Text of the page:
How is it then, brethren? when ye come together, every one of you hath a psalm, hath a doctrine, hath a tongue, hath a revelation, hath an interpretation. Let all things be done unto edifying. (1 Cor. 14:26)

(I wrote a few posts a while back on ‘Re-defining Church’ which gives some of the foundational premises of the thoughts I mean to share here, but instead of rehashing any of that, I will try to be as concise as I can but feel free to search those posts on my site if they interest you.)

Have you ever studied 1 Corinthians 14? If so, you should have noticed a few things; the topic of the chalter (really of chapters 12-14) is the operation of spiritual gifts.

One other thing you may not have noticed as particularly is that this these chapters (particularly 14) also give clear directions for appropriately ordered church meetings:

Even so, he, forasmuch as ye are zealous of spiritual gifts, seek that ye may excel TO THE EDIFYING OF THE CHURCH. (14:12)

Yet IN THE CHURCH I had rather speak five words with my understanding… than twn thousand words in an unknown tongue. (14:19)

If therefore the whole church be come together into one place, and all speak with tongues, and there come in those that are unkearned, or unbelievers, will they not say that ye are mad? (14:23)

But if there be no interpreter, let him keep silence IN THE CHURCH; and let him speak to himself, and to God. (14:28)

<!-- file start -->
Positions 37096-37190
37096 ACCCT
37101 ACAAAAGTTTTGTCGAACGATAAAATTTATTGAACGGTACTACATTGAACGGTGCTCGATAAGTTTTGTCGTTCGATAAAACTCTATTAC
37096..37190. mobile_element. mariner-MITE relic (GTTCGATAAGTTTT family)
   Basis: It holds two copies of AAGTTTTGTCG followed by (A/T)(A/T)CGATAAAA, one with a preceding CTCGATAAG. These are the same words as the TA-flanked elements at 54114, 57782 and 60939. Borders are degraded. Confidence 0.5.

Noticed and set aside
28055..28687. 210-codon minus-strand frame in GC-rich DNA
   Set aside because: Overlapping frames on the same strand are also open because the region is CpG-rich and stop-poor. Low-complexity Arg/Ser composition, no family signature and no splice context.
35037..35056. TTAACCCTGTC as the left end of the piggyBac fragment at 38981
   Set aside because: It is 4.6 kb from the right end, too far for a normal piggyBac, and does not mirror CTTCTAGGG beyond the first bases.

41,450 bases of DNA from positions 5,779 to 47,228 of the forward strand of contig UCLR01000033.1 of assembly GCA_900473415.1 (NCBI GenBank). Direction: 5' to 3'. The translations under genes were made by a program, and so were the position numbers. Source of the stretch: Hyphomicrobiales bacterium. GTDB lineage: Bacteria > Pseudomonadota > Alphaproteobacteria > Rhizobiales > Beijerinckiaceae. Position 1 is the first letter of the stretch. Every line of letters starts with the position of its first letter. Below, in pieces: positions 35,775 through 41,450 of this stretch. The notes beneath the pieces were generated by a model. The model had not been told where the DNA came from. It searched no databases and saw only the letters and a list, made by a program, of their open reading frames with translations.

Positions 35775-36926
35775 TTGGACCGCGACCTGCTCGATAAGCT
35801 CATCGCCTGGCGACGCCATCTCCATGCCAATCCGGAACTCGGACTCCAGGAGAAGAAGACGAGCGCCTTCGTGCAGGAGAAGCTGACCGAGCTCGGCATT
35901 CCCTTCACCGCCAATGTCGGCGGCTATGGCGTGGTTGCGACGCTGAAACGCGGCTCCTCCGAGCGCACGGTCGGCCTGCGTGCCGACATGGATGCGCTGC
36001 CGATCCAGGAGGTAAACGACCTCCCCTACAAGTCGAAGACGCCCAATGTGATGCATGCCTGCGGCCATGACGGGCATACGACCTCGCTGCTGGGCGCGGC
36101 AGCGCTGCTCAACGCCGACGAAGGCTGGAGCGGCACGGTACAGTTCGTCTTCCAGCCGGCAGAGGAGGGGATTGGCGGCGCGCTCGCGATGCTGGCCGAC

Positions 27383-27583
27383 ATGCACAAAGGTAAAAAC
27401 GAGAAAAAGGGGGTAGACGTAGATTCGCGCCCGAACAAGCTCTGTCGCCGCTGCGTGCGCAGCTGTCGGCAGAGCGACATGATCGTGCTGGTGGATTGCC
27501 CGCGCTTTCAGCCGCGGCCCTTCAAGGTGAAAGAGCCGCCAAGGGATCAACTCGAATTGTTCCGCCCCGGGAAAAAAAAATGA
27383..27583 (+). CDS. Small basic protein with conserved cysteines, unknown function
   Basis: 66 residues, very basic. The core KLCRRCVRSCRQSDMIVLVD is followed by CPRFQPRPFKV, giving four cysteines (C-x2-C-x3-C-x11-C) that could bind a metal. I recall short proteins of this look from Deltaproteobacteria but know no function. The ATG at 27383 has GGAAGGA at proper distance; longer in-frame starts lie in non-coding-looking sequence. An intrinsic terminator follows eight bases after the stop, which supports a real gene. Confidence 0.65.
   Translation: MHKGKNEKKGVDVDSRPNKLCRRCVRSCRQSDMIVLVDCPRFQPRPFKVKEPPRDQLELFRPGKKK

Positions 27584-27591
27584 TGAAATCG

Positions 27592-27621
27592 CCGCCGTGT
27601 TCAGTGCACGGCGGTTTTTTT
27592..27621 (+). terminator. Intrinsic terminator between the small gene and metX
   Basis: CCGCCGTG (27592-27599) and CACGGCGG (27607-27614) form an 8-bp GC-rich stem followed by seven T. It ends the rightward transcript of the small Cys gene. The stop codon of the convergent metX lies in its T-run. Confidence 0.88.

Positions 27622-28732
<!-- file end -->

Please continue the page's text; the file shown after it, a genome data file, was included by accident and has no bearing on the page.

A number of ways these teachings have been misunderstood, and misinterpretted, but my point here is to get at one of the central roots of this teaching. 1 Corinthians 14 describes the appropriate orderly conduct of the usage os spiritual gifts SPECIFICALLY IN THE SETTING OF A CHURCH MEETING.

Why don’t our church services look like this decription laid out by Paul?

How is it then, brethren? when ye come together, every one of you hath a psalm, hath a doctrine, hath a tongue, hath a revelation, hath an interpretation. Let all things be done unto edifying. (1 Cor. 14:26)

Yet, when we come together – generally – we take our seats (often in the same ones we sit in from week to week), and the liturgy begins. In most mainline evangelical churches the service goes like this: there is a song service, some announcements, and then the speaker. A few Pentecostal churches allow for the song-service period to be open for some general prophecy or words of encouragement, but by-and-large there is little deviation from this format, and very little participation in the liturgy by the congregants.

Particularly as our churches grow larger, and larger these dynamics take an even more prominant role. It seems culturally that we have largely lost sight of the fact that this is not how the first century church operated. If we look at the book of Acts, and the instruction that Paul gives of conducting church services, we see a largely different model formed than the version which we have developed.

Of course there are reasons for this:

The earliest churches to have existed initially met either in (generally) one of two formats: 1) Synagogues ((those with true Hebrew roots), Christians would go to Synagogue and teach the Gospel through the Old Testament (see also post: Thoughts on interpretting scripture) ussually until they were kicked out, though occassionally whole Synagogues ware converted and became a Messianic Synagogue or ‘church’). Unlike modern churches, however, the Synagogues described in the New Testament expected congregation participation – which is the very reason that Christians (and before that, Christ, Himself (Luke 4:15 & 16)) were able to preach in them.